Wednesday, February 25, 2015

Pa (father)

In 2009 I experimented with different methods of making cement sculptures. To that end I took a class on making sculptures by building cement onto a wire frame. As a project I chose to make a big head taking my inspiration from the Olmecs' big head sculptures. I choose to not make it as stylized as the Olmec big heads, but to rather make it a more realistic portrait. As subject, I choose my father, using reference photo's to build the facial features.
The base of the sculpture is a wire frame, onto which the cement was packed. It turned out that cement does not just stick to wire so the outside had to be lined with black bags and packaging tape. After the hollow ball was formed the facial features was made. Working with wet cement is different to working with clay as the cement's consistency is that of wet mud, that slumps without keeping its shape. This caused the build to advance very slowly since I had to wait for each layer to get dry enough before adding the next layer.  It was finished with a black oxide and cement varnish, coated with a green oxide in a wax polish.
I was very pleased with the end product and presented it to my father as a gift for his 70th birthday.

Wednesday, February 18, 2015

Quote Ring

In 2008 I made a series of quote rings.
A quote Ring is a group of words printed on different lengths of paper, tied together to form a ring at the base. It is clamped in a wooden block with a hinge at the one side and a magnet at the other. These words forms a quote. The source of the words are stamped in the side of the wooden block. 

The quote in this ring is from Nelson Mandela: "Education is the most powerful weapon which you can use to change the world"

This quote ring was selected for an international art exhibition and was exhibited in the following places:
2009 March 12 -15, Leipzig Book Fair, Germany; 
2009 April 30 - May 16, Gallery "Arka" Vilnius, Lithuania;
2009 September 16 - December, Art Centre Silkeborg Bad, Silkeborg, Denmark;

Wednesday, February 11, 2015

Making a basic watercolor sketchbook

I do a lot of watercolor sketches of late, but the type of sketchbooks I like, I can't find, so I made a batch of them. As book binding go, these are very basic.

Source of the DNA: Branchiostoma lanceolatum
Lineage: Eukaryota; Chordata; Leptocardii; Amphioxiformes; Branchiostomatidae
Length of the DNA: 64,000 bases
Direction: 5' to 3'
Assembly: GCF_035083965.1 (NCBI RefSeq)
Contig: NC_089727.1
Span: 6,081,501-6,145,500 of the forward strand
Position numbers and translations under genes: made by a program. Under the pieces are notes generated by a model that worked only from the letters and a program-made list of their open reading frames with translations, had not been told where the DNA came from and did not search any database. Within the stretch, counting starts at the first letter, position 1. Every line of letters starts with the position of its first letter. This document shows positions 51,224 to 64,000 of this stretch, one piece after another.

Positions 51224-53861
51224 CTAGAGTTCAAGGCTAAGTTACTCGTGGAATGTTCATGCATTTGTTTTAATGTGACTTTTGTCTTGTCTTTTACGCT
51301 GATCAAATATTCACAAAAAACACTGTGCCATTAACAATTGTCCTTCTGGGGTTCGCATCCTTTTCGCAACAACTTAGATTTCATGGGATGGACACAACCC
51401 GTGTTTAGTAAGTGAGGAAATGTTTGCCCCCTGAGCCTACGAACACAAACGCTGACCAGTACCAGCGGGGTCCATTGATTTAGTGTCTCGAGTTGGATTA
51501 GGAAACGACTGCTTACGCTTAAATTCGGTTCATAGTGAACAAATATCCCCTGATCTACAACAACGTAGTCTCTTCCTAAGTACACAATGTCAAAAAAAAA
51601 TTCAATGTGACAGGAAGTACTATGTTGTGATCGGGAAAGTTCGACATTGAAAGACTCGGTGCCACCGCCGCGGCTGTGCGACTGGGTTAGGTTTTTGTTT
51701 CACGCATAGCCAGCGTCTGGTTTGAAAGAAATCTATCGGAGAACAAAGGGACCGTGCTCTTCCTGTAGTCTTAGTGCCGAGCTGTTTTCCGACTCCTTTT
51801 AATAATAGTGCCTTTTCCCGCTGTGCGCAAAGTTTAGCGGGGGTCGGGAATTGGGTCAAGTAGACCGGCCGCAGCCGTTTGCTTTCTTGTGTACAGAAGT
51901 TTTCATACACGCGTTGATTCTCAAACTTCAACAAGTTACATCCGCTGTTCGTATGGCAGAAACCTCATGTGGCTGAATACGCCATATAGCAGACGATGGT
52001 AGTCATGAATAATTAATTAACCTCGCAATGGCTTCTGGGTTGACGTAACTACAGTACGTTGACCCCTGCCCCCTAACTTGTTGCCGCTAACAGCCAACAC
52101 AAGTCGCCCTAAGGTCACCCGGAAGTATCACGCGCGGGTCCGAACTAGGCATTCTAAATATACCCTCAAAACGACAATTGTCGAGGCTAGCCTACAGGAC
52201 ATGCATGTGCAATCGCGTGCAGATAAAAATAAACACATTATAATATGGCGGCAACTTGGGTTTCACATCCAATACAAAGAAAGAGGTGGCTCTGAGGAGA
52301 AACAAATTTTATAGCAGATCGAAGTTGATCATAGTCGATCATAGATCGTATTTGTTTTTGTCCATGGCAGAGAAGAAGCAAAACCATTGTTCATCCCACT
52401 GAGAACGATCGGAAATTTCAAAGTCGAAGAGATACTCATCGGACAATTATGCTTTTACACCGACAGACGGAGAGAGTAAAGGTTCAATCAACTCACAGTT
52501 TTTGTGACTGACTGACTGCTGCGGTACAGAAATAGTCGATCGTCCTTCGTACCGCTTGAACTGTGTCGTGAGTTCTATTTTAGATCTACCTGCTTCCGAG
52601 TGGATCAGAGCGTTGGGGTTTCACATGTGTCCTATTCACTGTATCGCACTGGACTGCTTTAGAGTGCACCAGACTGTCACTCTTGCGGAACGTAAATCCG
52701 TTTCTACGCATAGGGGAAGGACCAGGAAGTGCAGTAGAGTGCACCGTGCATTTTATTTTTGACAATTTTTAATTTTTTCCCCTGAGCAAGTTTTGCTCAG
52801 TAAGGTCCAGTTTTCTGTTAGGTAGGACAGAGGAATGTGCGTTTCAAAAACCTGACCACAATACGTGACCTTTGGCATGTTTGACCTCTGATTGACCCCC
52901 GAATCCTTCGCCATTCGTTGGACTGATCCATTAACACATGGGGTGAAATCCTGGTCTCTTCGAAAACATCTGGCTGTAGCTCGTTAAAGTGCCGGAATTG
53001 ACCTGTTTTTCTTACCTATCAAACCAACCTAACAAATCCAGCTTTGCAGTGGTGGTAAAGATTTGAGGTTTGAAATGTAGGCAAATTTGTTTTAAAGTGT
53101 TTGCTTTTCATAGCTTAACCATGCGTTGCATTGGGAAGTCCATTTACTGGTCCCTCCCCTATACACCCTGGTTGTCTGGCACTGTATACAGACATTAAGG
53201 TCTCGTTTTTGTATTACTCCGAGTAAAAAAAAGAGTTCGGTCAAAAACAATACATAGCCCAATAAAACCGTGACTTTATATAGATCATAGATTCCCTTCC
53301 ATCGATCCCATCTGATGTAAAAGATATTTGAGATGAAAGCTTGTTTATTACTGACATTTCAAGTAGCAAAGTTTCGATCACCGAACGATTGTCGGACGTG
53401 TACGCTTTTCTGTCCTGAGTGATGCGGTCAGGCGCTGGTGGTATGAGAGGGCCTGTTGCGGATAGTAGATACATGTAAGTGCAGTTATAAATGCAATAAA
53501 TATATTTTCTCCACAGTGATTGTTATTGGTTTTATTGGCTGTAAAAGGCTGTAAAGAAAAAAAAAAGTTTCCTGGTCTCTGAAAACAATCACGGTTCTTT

It starts by getting a pad of  200g A4 watercolor paint paper. I could not find one so I bought a A3 pad and cut it in half. For the covers I used scrapbook pages.

Each book is made from 10 A4 pages folded in half, giving me 40 sides to paint on. The covers are cut to about 2.5 mm bigger on all sides of the pages.

I reinforced the spine of the cover with a 50mm wide book binding tape on the outside.

The pages was marked at 35 mm intervals that will give me 5 holes along the spine. I used my sewing machine to punch holes through the markings. The thread is tied at both ends. To add the cover the process is repeated, with the cover added. The thread ends are trimmed off.

When the paper is folded, the ends form a V shape that makes it difficult to flip through the pages. This is trimmed to a strait edge when folded.

I find the ends of the book gets quite frayed as the cover is not as resilient as leather of cardboard. A strip of packaging tape is added to the edges of the cover on the inside.

All the corners of the pages and covers are punched with a quarter round punch giving a neat finish to a great sketchbook.

Thursday, February 5, 2015

Alphabet B and Gertruida a gift for Annelie Botes

Alphabet B is part of the Alphabet series (2009) discussed in a previous post. The idea was to build a scrabble like set of letters with which you could build words. Each letter was formed by pressing a blob of white ceramic paper clay into a plaster of Paris mold. The the medallions where dried, fired, decorated and fired again. The final product was displayed on a wooden tray.

It was during the making of Alphabet B that I heard the author Annelie Botes discuss her book Thula-Thula. The book tells the story of an incestuous relationship of a man raping his daughter. During the rapes the girl would escape the horror by playing word games with her name. She would shape and reshape the letters of her name to form new words. It was as if she was playing scrabble with her name.
Her name was Gertruida.
The story moved me deeply and I felt that I had to present Annelie Botes with a gift. Something from Alphabet B. I molded an extra set of letters G E R T R U I D A, made a scrabble stand and a tube holder for her. I got hold of Annelie Botes via her publisher and presented her with Gertruida, as thanks for her work.